President Johnson activated the Army to protect the marchers. This led to another great legal victory of passing the Voting Rights Act of 1965, which is the landmark piece of national legislation that outlawed discriminatory voting practices that had been responsible for the widespread disenfranchisement of African Americans. This Act, of course, was preceded by the passage of the Civil Rights Act of 1964, which allowed Blacks to enjoy public facilities. The Selma march represented the last of the legal victories before the passage of the Open Housing Act of 1968, which is the same year of Dr. King's untimely death. At the Selma demonstration Dr. King made one of his most eloquent speeches of "How long? Not long! Truth crushed to the Earth will still rise. How long? Not long! No lie can live forever..." Jim Crow, that's to say, legalized racism was dead after Selma for all intents and purposes. But the doctrine of white supremacy still persisted and it still persists today; however, it exists in more insidious ways, despite the election of a US president of African descent.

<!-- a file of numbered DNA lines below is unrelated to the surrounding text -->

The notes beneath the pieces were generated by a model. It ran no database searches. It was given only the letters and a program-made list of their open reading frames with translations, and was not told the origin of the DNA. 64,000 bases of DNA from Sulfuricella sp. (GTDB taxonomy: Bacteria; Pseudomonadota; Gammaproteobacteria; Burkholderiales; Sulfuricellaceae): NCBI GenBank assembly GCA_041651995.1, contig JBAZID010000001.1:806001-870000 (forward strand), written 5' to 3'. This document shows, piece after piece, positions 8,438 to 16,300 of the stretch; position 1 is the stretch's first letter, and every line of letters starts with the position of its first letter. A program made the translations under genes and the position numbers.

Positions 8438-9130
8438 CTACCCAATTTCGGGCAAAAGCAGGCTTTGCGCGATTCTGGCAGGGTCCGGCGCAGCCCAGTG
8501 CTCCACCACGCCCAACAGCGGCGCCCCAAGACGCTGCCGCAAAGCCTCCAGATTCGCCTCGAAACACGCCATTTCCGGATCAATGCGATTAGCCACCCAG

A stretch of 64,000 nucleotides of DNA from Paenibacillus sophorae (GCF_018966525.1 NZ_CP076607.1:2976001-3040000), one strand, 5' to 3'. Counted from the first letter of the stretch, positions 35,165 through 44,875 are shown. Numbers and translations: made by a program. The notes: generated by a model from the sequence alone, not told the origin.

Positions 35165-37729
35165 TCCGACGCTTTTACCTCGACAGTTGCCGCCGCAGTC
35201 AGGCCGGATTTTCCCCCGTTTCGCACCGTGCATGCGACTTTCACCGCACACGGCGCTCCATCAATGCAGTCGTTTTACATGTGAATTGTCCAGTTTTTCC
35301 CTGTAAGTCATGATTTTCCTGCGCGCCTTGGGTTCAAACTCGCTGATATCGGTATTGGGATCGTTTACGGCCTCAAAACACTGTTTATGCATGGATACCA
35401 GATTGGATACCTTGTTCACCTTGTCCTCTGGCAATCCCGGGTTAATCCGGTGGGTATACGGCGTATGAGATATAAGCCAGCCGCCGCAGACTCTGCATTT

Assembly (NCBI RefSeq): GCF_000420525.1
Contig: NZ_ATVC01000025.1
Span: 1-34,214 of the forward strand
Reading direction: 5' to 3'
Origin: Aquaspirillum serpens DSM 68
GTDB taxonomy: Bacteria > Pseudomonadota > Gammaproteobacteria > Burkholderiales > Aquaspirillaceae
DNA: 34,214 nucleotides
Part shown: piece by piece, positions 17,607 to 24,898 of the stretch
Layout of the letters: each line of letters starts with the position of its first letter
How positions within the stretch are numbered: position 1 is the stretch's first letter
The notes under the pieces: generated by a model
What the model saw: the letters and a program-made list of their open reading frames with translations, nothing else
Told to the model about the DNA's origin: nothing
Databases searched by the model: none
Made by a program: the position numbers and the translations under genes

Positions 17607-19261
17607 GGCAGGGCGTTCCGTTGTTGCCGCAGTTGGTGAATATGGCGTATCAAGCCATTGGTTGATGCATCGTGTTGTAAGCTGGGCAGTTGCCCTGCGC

The playwright should be commended for simply acknowledging the presence and contributions of Black people in the making of America. This play offers something refreshingly insightful that is not offered in your hackneyed formal school education and popular media programming. This is a play with some relevance to the Black experience in the U.S. It would do well for not only curious Black and white minds to view, but the whole of the American community. This could spark and ignite some critical thinking. The connection between the American Civil war and the American Civil rights movement (a model for the world) is a real and deep part of our national heritage. Only fools or the emotionally warped will deny this inescapable fact. Albert E. Einstein said it best, "The distinction that we make between the past, the present and the future is a stubborn illusion." The Civil war haunts us to this very day.